Why focus always trumps flexibility!
Let me tell you a story about the most difficult candidate I ever had to try and place.
For over 10 years I worked in the recruitment industry and met candidates at all levels and from all backgrounds. Many people I met would try and paint a picture of flexibility in the belief that this would open up more opportunities and significantly increase the chances of them landing a new position anytime soon. However, despite this commonly held belief, nothing could be further from the truth.
I remember interviewing John (not his real name, but poetic licence to protect this person's identity) who told me that he was a great candidate and that if I got him an interview – essentially any interview at his level – that I wasn't to worry because he'd get offered the position. Despite this bold claim and what on the face of it could have looked like a golden opportunity to make a recruitment fee, I never placed this candidate in a job.
In September 2008 I jointly founded my own recruitment company. Timing was not the best and with the collapse of Lehman Brothers sparking the worst financial crisis in living memory the temptation was to take any business, because let's be honest as a start-up business we were desperate to generate revenue and to do it fast. The temptation was to take on any vacancy and to try and fill it, but this would have been a major mistake. In business you have to be known for something, not everything.
As I've spoken about before using an analogy from the medical world – if you want to be successful in business think specialist, not general practitioner. It's exactly the same when it comes to successful job search.
Focus in business and in job search is essential – unless you know who you are, what you stand for and therefore where to position yourself, the chances of finding success is significantly diminished.
Getting back to John, why didn't I place him – after all he was a great candidate who would do anything? Well I didn't find him a position because he had no idea where he was headed or what he stood for. This made it extremely difficult for me to position him in front of my clients and come up with a valid reason why they should meet him. Professing to be great is not a reason, because it begs a follow-up question and more specific detail as to why, particularly in relation to the problem my client was looking to resolve or the opportunity they were trying to capitalise on as part of their decision to hire.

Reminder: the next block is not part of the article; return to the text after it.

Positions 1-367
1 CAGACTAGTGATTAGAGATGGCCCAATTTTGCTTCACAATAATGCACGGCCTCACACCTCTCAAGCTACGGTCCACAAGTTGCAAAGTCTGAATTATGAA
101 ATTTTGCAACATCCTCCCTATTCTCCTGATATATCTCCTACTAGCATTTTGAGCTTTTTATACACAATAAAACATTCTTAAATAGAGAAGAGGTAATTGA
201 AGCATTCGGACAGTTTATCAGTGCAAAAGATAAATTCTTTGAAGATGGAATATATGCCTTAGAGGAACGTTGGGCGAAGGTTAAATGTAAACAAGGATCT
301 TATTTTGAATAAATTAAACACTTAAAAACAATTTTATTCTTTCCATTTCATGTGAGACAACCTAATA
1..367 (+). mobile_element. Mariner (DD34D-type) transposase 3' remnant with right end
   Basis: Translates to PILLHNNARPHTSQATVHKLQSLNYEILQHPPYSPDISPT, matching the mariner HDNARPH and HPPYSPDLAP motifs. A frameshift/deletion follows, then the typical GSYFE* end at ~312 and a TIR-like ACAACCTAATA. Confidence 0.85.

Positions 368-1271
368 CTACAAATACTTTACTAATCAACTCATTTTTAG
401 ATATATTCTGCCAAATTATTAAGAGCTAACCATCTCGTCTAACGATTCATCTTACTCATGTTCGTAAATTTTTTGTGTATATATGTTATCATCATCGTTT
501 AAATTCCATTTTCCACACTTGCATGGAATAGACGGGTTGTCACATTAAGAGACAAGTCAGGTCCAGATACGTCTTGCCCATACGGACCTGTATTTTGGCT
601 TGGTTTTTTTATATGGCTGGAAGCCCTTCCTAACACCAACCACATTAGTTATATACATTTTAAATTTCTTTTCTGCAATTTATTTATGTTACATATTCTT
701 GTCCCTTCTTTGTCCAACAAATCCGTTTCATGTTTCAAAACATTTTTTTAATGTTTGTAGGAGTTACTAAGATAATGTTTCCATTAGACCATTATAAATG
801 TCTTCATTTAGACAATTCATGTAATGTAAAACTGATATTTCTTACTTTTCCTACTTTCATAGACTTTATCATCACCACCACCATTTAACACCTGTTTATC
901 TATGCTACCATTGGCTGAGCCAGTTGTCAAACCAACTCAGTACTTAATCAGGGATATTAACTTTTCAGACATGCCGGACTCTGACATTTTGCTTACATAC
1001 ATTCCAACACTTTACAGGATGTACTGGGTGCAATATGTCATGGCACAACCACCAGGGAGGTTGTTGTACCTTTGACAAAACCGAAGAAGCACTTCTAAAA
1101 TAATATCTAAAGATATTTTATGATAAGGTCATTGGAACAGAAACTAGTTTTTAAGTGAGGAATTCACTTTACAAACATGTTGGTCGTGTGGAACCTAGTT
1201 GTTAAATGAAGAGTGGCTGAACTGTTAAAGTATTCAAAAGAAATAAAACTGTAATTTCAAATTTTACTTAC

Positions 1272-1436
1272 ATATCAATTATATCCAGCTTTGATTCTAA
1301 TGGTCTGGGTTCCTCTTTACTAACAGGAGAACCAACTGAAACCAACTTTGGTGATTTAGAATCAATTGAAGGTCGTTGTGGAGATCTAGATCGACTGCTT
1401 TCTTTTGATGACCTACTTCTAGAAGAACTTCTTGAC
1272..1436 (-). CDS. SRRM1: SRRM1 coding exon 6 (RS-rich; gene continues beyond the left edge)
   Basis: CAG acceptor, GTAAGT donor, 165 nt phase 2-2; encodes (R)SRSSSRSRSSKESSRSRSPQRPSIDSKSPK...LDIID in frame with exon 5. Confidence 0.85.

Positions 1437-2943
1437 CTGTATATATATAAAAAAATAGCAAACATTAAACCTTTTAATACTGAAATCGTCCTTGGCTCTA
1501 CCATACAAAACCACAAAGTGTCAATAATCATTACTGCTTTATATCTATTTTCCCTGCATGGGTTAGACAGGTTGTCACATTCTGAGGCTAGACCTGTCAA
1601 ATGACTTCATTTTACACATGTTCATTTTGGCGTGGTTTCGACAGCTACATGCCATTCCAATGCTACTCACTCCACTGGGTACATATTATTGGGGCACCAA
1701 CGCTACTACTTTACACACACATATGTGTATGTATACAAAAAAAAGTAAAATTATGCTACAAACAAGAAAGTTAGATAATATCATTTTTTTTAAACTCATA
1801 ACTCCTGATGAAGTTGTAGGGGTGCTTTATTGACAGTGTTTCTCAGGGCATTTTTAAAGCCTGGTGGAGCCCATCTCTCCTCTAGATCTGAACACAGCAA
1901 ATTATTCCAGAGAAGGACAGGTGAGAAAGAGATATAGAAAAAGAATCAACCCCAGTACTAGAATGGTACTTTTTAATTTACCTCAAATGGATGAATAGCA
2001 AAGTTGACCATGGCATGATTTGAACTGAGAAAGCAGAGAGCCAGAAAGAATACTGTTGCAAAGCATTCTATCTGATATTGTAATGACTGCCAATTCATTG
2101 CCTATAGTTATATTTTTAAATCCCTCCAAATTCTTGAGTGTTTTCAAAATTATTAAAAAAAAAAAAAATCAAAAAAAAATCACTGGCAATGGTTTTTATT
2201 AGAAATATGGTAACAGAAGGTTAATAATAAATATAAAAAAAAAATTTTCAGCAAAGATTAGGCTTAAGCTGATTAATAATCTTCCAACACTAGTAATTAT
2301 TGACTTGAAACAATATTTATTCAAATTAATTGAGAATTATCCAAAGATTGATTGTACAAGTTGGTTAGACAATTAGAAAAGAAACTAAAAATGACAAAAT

In business and in job search it's important to get focused at the outset – before you get going and before you're in the heat of battle. Once you're in business or engaged in the cut and thrust of finding your next career move, you are emotionally invested. Emotion is a natural human trait, but if left unchecked, our ability to make the right decisions can be left considerably impaired.
One of the first things I do with my 'Jump Start' and 'Executive Edge' clients is to clarify what I call their destination. This is a formal exercise that results in the creation of their 'destination statement'. The destination statement then informs all of their activity in the job market – it's their Sat Nav, their direction of travel and something they focus on throughout their job search process.
In defining their destination at the outset my advice is to forget what the job market currently offers. This process is not about fitting in with what's currently visible and on offer; it's about getting clear on what they really want. In the job market 'believing is seeing' and this is how to identify and uncover opportunities in the 'hidden market', the place where high probability opportunities exist before ever being advertised on job boards or placed with professional recruiters.
If you're active in the job market you should be in proactive control of your job search strategy every step of the way. This starts with focus and not flexibility, which informs what you do, how you do it and ultimately the results you get.
In the last couple of weeks, two of my 'Executive Edge' clients have been in touch. Both have used the Career Codex methodology to uncover new executive opportunities and with two offers on the table each, both faced difficult decisions as to which to accept. With discussions over remuneration / compensation packages and other factors it's easy to become confused about the right decision to make. In both instances I referred my client back to the focus exercise they did at the very start – the exercise to define their destination statement, which they made without the emotional distraction of offers on the table.
So for me, in business and when it comes to successful job search, which is a business in itself – focus always trumps flexibility.
While flexibility might appear the door to more opportunity, it's a door you might just find shut. Until you're clear and focused on what you really want it's difficult to know where you're headed or to enlist the help of others to help you get there.